Hippy, hippy skate

The “hips-forward” position. It’s not something that comes to us naturally, particularly the male of the species, for what should be obvious reasons. Unless you’re puttin’ your junk in a box to give your baby a little something to let her know what’s on your mind, or you’re a pervert hip-reaching for a glancing rub on a crowded cross-town bus, your hips are usually hanging straight to slightly back when you walk, keeping yo junk tucked safely out of harms way. When you’re skating though, this position gives you a leg up on the field, allowing you to optimize your form and maximize your stride. Ed Grimley would be a helluva speed skater, if he’d just bend his knees…

I must say, I really don't find those skin suits to be all that flattering.

I can’t tell you how many times I’ve heard my coach say to push my hips forward. Honestly, it’s taken me about three years to finally figure out what he meant. Intellectually, I understood him when he’d illustrate the pelvic thrust on dry-land, although I’m the first to admit I was a little distracted when he put “The Time Warp” on the rink sound system and dressed like Tim Curry in Rocky Horror to show us the proper position, but that aside it was easy enough to see what he was talking about. It was quite another thing to apply it while skating, particularly in indoor speed skating. (Sorry – no visual on the Rocky Horror thing.)

I can tell you this…skating with your hip forward, or “tail-tucked” as they say, is one of those fine little technical points that immediately shaves time off the lap counter. I’ve been doing nothing but skating Grimley-style since I got clued into its true importance. Seriously…it’s one of those things I feel like I could take a year off just to work on. To get perfect. And judging by a recent post out there in the inline/online world by Bill Begg, Chad Hedrick’s hip position was the key to his massive double push technique, so I guess I was onto something after all…

Why is it so important? Because that’s where the power lives. There are some big muscles in them there parts. We’re talking butts and quads.  For me, when I’ve got all my attention focused on keeping my tail tucked way under me, my thighs come up directly underneath me, allowing me to stack my position over my ankle. For me, this makes it easier to keep everything tight and in line, particularly when I lean into the turns. Holy crap have I been doing a lot of work to get a better corner lean! But anyway…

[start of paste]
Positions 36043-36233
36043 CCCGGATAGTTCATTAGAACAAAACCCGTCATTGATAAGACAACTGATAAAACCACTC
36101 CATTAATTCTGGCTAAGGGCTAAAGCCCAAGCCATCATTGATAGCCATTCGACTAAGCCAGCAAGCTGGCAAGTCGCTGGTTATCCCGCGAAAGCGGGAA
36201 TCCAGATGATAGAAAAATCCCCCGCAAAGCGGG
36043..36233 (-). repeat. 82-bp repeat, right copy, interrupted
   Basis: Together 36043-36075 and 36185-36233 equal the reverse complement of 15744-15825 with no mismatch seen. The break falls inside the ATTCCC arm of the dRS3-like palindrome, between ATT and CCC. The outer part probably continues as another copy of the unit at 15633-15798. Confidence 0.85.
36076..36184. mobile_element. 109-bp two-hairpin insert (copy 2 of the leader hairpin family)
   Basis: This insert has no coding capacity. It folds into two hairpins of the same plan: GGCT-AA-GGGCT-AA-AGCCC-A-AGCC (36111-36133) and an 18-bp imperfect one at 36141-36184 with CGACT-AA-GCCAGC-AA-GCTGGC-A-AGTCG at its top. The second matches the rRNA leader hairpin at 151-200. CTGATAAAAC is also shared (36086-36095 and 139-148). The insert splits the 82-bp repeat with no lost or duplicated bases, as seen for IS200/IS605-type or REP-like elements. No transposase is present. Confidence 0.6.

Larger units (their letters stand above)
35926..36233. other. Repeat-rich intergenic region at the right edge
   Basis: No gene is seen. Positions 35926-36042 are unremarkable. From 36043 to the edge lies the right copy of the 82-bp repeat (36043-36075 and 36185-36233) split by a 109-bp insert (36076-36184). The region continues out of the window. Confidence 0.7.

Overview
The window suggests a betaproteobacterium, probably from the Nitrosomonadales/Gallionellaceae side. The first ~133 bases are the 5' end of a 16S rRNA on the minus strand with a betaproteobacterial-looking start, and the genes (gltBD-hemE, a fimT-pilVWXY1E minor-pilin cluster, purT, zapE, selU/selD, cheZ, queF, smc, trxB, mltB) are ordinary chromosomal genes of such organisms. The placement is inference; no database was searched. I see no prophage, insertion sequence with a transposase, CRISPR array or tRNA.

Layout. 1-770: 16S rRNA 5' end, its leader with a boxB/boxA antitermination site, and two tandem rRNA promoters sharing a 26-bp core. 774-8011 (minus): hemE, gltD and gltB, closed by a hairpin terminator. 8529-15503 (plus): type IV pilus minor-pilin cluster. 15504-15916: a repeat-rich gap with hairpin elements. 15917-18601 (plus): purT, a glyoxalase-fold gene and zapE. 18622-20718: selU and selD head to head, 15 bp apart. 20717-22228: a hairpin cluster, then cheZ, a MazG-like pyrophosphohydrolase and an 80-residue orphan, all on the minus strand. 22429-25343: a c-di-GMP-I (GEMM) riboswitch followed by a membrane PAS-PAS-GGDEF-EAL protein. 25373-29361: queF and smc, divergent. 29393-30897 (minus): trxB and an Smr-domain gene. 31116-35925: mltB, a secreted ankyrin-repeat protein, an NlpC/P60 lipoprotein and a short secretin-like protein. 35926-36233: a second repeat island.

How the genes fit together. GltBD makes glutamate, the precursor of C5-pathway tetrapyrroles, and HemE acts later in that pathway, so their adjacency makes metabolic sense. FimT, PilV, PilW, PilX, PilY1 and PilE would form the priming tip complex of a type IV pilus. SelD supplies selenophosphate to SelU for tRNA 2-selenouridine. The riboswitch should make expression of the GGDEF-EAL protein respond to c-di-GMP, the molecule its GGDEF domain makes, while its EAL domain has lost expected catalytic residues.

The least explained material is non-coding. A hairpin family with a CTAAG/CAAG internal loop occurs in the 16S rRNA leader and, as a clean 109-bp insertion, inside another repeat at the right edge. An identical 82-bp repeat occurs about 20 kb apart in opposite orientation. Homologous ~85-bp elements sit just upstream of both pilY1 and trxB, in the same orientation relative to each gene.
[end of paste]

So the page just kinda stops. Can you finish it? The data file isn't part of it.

The most obvious benefit that almost anyone who tries this will find immediately is that your stride extends more fully to the side and more forward, as opposed to dropping back and away. In the corners, it’s a wicked technical improvement. I’ve found my underpush feels stronger, and I feel more in control when I’m doing this right. Did I mention it’s making me faster as I ride a tighter line through the corners? Now if only I’d step into the damn turn a little sooner. That, combined with this, would probably help me shave another 1/10th of a second off my lap time.

Also, the falling motion seems to gain a little juice when I’m stacked up right. (Hell, if I was truly stacked I’d never leave the house, but that’s yet another tale better left untold.) This probably has something to do with having more weight forward, falling in the direction of travel, building forward momentum to carry you along at a higher rate of speed. But hey, I’m not a physicist, but I’ve had nasty cysts, and they’re just about as much fun as science class was for me in high school. So it goes…

For all this intellectualized blather, I’m still the kind of skater that tosses everything out the window when the starter pistol fires. But with practice, and I’m talking every rolling minute on skates, it’s becoming more second nature to get my hips more forward. And the more I talk about it with people much smarter than me, the more it becomes clear that this is truly important in the grand scheme of this skating thing.

I’ve been working on all of this for about a month and a half, ever since I filmed my coach using a golf swing analyzer App on my iPad2 (yet another blog post for another day.) Watching his form in slow-motion, I was able to really see the difference between his hip placement and mine. It’s one of those things that’s eventually going to lead to that one second gap closing between us. Because all of this analysis, all of this desire to improve technically, is to ultimately improve my 100m flying time by one-freaking-second. It’s the stuff like this that separates them – the greats – from us – the haters. One godforsaken second between me and a former world champ. There’s about 25 good years of skating experience in between us too, but it’s the small technical things that are keeping us apart skating indoors. With all this hip and stacking and stepping and leaning stuff, I feel like I’ve unlocked the secret to shaving another 4/10th’s of that second off when I get this stuff right.  Now…where the hell is the rest of it going to come from?

NOTE: These are just my observations. I’m not an expert and don’t claim to be even related to one. So don’t hold me up or put me down, if you know something more, share it. Constructively. Have a nice day, know-it-all.


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